Venice On a Budget
Venice is really a city about atmosphere. While there is no shortage of sights, do not lose what you came here for, which is the unique environment and beautiful setting. While Venice can be crowded as a tourist destination, you can avoid much of these crowds if you get up early. Wake up for sunrise and you'll see the city when it is its most beautiful. The dramatic lighting of the sun coming above the horizon creates an absolutely surreal setting, and it is an experience you will share with very few other tourists. It is possible to see a side of Venice that many tourists miss, you just have to think creatively and plan ahead.
Spring and fall are the best times to visit Venice. The weather isn't too bad and the tourist crowds are not at a peak. During the winter months, between November and January, you could see a much quieter and peaceful side of Venice, but the weather is usually cold, windy and damp. It can also be very foggy. Summer is the most crowded time, but it is still worth visiting Venice, pretty much any time of the year.
Several times a year the water levels in Venice rise and flood the city. This is most common in the colder months and it usually only lasts a few hours during high tide. Sirens sound during the flooding periods to alert residents and businesses to the hazard.
SightsVenice is a city for wandering, but while you're wandering, be sure and stop off at some of the must see spots along the way. Of course you can't leave Venice without seeing Saint Mark's Basilica, which is centrally located in Piazza San Marco. Get up early when the light is low and the crowds are thin for the best views and photographic opportunities. Head to Doge's Palace, and also go to the top of the Bell Tower of St. Mark. If you want to do some great day trips, hop on a boat and go to Murano to see its famous glass blowing. Also, the colored town of Burano is absolutely beautiful and a great place to grab a good pastry. Either of these towns can be reached with a short ferry trip. They can also be combined into one days trip together.
NeighborhoodsThe historical center of Venice is divided into six districts. These are referred to as "sestieri" and include Cannaregio, Castello, San Marco, Dorsoduro, San Polo, and Santa Croce. The outlying islands in the lagoon as also considered part of Venice. Some of these include Giudecca, S. Michele, Murano, Mazzorbo, Burano, Torcello, Sant' Erasmo. S. Francesco del Deserto and Lido. Mestre, on the mainland is also considered part of Venice.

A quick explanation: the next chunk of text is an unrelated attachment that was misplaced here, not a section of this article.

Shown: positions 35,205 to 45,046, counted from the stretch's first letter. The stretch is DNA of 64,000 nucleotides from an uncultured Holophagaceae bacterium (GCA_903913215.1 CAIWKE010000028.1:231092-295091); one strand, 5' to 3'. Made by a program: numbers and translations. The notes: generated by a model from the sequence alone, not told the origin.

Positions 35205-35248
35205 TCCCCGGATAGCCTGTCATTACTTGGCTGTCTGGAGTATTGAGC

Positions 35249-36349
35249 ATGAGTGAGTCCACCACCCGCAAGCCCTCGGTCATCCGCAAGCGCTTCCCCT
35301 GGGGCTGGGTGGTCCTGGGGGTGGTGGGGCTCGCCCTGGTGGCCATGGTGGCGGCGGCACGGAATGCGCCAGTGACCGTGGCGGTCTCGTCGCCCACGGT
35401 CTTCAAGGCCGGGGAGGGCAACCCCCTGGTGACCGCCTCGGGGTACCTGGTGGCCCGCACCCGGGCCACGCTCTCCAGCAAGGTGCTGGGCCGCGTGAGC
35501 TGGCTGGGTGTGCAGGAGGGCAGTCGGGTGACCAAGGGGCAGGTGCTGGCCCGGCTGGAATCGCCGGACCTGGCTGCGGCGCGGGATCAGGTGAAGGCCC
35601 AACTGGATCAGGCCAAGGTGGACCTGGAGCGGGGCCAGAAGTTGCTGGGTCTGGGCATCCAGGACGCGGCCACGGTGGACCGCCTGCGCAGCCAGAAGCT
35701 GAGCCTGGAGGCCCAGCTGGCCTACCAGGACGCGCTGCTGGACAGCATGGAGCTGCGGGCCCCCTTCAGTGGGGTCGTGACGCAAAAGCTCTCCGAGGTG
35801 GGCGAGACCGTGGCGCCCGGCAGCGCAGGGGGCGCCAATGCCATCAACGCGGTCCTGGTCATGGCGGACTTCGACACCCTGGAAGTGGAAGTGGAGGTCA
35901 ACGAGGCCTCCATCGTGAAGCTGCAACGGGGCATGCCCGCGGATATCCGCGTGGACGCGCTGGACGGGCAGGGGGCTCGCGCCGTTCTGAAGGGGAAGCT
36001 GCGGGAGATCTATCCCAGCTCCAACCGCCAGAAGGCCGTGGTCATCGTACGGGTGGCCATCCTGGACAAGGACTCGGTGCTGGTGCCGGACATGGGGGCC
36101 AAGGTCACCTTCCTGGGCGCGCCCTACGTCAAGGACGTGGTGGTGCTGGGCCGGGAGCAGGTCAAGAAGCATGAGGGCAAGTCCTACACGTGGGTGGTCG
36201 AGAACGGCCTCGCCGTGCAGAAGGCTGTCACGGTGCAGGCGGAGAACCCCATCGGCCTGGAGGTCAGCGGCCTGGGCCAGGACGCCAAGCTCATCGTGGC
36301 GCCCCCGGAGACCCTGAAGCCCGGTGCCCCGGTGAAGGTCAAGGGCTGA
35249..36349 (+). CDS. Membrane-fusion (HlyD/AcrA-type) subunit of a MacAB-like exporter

ActivitiesFestivals and events are plentiful in Venice. Some of the most popular include Voga Lona, or a manpowered boat race, Regata 'Storica, which displays historical Venetian boats, the Venice International Film Festival, and of course, Carnival of Venice.
Venice also makes for a great base to explore some of the nearby countryside and smaller cities in northeastern Italy. Lake Garda, Verona (for Romeo and Juliet), Padua, and the Prosecco region are just a few ideas. Another great trip is to venture to the Dolomites from Venice to take in the beautiful mountain scenery.
Food and DiningThere are some very good restaurants in Venice that offer local cuisine. Pizza in the city is considered some of the worst in Italy and is best avoided, but local specialties like polenta and risotto with cuttlefish ink sauce are usually of great quality and highly recommended. After all, Venice does sit on the shore. Restaurants can be hit or miss though, so it is best to do some research and read reviews before you choose a place. In general, avoid the places where there are waiters outside asking for your business. If you're looking for suggestions, here's a thorough guide to finding great food and restaurants in Venice. With so many restaurants focused on tourists, make sure you read some reviews or look for suggestions.
One beautiful area to dine is near the Rialto bridge. There is a row of restaurants with tables by the canal. You can eat by the lights of the canal and enjoy a quintessential Venetian experience. Prices can be inflated though, so make sure you look at a menu before choosing a spot.
TransportationVenice is easily walkable because there are no cars. You can walk around the Rialtine islands, or the main part of Venice, from one end to the other in about an hour. Obviously you will want much more time to explore the sights and get lost, though (and you will likely get lost - it's one of the best things to do). There are also vaporetti, or water buses as well as water taxis that you can take. Vaporetti's are a good way to get around, as they are essentially buses that travel on fixed routes, and they are much cheaper than water taxis. Gondola rides are a popular activity, but these are more for scenic tours than for transportation. You will find them to be expensive, and you should plan to spend at least €30 to €40 or more for a ride.
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Train and Bus Prices
The best prices for buses and trains in Italy can be found on Omio (formerly GoEuro). They let you search across all train, bus, and plane routes throughout the region.